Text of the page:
Southwestern Social Science Association

By: Charles M. Bonjean

Type: General Entry

Published: 1976

Updated: June 1, 1995

The Southwestern Social Science Association, the oldest regional social science association in the United States, was founded as the Southwestern Political Science Association by members of the University of Texas Department of Government in December 1919. The stimuli for this new type of academic association included the time and expense required for southwestern social scientists to attend the American Political Science Association meetings (which had rarely been held within 1,000 miles of the geographical center of the Southwest) and the observation that local and sectional interests were not represented in the national journals. The first annual meeting of the association was held at the YMCA and the Driskill Hotel in Austin on April 16–17, 1920. At that time final arrangements were made to begin publication of the association's journal, the Southwestern Political Science Quarterly. From its founding the organization stressed its interdisciplinary nature; "political science" was broadly defined to include economics and sociology. Neither the membership nor the journal actually reflected this initial interdisciplinary orientation, however, and when the association's bank balance reached a precariously low fifteen cents in September 1921 the organization initiated cooperation with other disciplines. It changed its name to Southwestern Political and Social Science Association in 1923. Historians then joined the ranks of political scientists, and the journal's name was changed to Southwestern Political and Social Science Quarterly. Shortly thereafter, the association's scope was increased to include economics and sociology, and in 1931 the name of the organization was changed to the Southwestern Social Science Association. At the same time, the journal became the Southwestern Social Science Quarterly.

The organization's membership increased over the years and now includes academics, including students, and others interested in political science, sociology, economics, history, geography, social work, international studies, and women's studies. The majority of members are from Texas, Oklahoma, Arkansas, Louisiana, Tennessee, and New Mexico, but in recent years the number from other states has increased. Residence in the Southwest is not a requirement for joining the SSSA, and membership is open to any person interested in the association's goals of encouraging research, publication, and the sharing of information. These goals are accomplished primarily through two activities: annual meetings at which members present papers, discuss theory and research, and transact association business; and the publication of the journal, which was renamed Social Science Quarterly in 1968. The annual meetings, held in various cities throughout the Southwest, usually attract more than 1,200 social scientists from Southwestern states as well as participants from other parts of the nation. Speakers of international stature have become a regular part of the program. The journal's status, especially since its name was changed, has evolved from regional to international in terms of its circulation, its contents, and the residence of its authors. Its purpose is similar to that of its sponsoring organization-to develop communication across traditional disciplinary boundaries.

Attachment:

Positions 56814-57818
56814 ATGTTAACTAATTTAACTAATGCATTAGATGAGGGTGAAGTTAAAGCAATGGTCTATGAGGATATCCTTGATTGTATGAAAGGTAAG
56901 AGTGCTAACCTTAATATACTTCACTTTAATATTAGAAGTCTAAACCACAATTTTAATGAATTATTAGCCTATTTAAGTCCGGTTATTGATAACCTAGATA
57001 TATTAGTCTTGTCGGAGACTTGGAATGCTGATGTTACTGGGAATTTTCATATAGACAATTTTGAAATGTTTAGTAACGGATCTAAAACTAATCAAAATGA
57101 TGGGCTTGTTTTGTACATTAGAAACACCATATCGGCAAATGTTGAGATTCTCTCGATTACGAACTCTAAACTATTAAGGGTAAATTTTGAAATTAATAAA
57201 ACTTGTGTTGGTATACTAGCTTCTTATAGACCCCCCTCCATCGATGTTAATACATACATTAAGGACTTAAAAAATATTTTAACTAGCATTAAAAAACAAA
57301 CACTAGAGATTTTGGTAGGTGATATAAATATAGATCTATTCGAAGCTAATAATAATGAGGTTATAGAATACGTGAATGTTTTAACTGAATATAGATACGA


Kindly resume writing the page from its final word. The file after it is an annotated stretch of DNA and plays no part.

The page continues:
Beginning with approximately 150 teachers and public leaders interested in political science, membership in the association expanded steadily except for a temporary decline during World War II. In 1950 there were 655 members representing nine disciplines; by 1971 those figures increased to more than 2,200 members representing a dozen disciplines. Membership in 1988 was more than 2,400. Although a distinct entity in itself, the Southwestern Social Science Association consists of a number of disciplinary regional social science associations, each of which holds annual meetings, elects officers, and conducts business in concert with the larger organization. The organization's decision-making body is its executive committee, which consists of a president, president-elect, vice president, and other officers elected by its general membership, as well as nine or more representatives elected by the members of the disciplinary associations affiliated with the association.

Oliver Benson and Charles M. Bonjean, "The Social Science Quarterly, 1920–1970: A Case History in Organizational Growth," Social Science Quarterly 50 (March 1970). Cortez A. M. Ewing, "History of the Southwestern Social Science Association," Southwestern Social Science Quarterly 31 (June 1950). "The First Meeting of the Southwestern Political Science Association," Southwestern Political Science Quarterly 1 (June 1920). C. G. Haines, "Editor's Foreword," Southwestern Political Science Quarterly 1 (June 1920).

The following, adapted from the Chicago Manual of Style, 15th edition, is the preferred citation for this entry.

Charles M. Bonjean, “Southwestern Social Science Association,” Handbook of Texas Online, accessed January 25, 2022,

Published by the Texas State Historical Association.

June 1, 1995